Donald Trump surprised the Republican National Convention when he broke from party tradition on Thursday to give a historic shout-out to the LGBT community.
“Only weeks ago in Orlando, Florida, 49 wonderful Americans were savagely murdered by terrorists,” Trump said during his acceptance speech, which also made history by being 76 minutes long.
“As your president I will do everything in my power to protect LGBTQ citizens.”
The line was as unexpected as the reaction it got from the thousands of conservative delegates who are more accustomed to hearing their representatives oppose marriage equality than embrace the gay community.
After the crowd roared in approval, Trump added: “I must say, as a Republican it’s so nice to hear you cheering for what I just said.”
It was a far cry from last week, when the GOP committee delivered one of the most anti-LGBT platforms ever written by the Republican party, a move that had even gay Republicans — who view Donald Trump as “the most pro-LGBT candidate” to ever be nominated by conservatives — to hold off on their endorsement.
But in the past couple of days, the GOP seems to have made a strategic change when it comes to LGBT issues, perhaps an acknowledgement of the party’s need to open its arms to marginalized voting groups.
On Wednesday, three different RNC speakers spoke about LGBT equality in their speeches. Lynne Patton, the vice president of the Eric Trump Foundation, shocked delegates with three short words: “LGBTQ lives matter.”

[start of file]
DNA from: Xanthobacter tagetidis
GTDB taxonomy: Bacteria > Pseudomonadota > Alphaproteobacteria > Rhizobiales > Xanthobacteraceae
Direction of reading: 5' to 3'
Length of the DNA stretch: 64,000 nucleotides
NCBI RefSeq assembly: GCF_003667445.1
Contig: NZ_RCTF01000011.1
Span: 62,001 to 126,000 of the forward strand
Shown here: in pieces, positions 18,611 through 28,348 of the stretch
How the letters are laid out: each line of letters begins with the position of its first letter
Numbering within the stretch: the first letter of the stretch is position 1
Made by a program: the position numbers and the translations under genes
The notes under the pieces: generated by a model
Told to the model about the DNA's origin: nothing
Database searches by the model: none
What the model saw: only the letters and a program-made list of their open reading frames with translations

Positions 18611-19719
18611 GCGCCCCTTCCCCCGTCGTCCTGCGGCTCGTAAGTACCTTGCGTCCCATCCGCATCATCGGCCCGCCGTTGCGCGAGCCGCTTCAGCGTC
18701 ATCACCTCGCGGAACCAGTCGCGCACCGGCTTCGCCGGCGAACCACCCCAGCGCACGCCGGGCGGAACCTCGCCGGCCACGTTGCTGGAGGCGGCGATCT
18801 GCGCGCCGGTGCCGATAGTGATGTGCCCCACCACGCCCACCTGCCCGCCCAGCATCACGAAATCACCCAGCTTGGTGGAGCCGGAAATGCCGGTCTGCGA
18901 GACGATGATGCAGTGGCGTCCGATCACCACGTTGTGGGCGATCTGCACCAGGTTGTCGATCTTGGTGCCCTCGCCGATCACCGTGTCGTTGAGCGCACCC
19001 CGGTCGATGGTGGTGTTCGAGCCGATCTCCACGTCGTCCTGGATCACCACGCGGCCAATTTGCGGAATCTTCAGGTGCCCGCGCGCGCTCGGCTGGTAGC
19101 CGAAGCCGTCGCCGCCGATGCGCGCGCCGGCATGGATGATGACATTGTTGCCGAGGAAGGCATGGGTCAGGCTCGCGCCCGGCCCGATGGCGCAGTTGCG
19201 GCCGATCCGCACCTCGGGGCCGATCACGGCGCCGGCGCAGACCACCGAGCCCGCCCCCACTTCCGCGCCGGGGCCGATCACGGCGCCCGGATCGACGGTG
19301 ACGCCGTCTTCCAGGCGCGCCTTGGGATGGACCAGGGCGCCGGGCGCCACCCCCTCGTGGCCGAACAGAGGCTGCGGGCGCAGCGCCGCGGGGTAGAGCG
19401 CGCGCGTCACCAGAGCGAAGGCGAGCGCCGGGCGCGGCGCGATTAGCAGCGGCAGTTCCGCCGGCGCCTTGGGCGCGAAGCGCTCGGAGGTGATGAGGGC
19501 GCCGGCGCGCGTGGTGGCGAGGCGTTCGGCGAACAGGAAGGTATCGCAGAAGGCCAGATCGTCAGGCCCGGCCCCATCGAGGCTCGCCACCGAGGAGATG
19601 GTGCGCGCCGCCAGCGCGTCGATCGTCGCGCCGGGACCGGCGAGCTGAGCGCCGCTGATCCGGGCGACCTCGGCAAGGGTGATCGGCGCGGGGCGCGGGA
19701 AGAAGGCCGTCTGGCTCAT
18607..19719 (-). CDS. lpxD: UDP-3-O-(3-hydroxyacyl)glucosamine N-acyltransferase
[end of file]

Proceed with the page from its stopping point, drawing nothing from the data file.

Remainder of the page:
Ted Cruz, who disappointed delegates when he failed to endorse Trump during his speech, raised more than a few eyebrows when he gave LGBT rights a shout out, telling the audience, “Freedom means religious freedom, whether you are Christian or Jew, Muslim or atheist, gay or straight.”
And former House Speaker Newt Gingrich, who was on Trump’s short list for VP, made an unusual appeal to LGBT people, saying: “If our enemies had their way, gays, lesbians and transgender citizens would be put to death, as they are today in the Islamic State and Iran.”
And on Thursday night, openly gay billionaire and PayPal co-founder Peter Thiel became the first openly gay man to speak at the Republican National Convention in 16 years, and the only gay speaker at the Cleveland gathering.
“I’m proud to be gay, I’m proud to be a Republican. But most of all I’m proud to be an American,” Thiel said.
But while these recent speeches at the RNC are giving gay conservatives a reason to smile. Others in the LGBT community are more hesitant to see this as a turning point for the community as a whole.
“Gingrich and Cruz have built their careers on opposing LGBT equality,” Jay Brown spokesperson for the Human Rights Campaign, the largest LGBT advocacy group in the country, told TheWrap. “We’ve moved past the point where merely acknowledging LGBT should be a moment of pride.”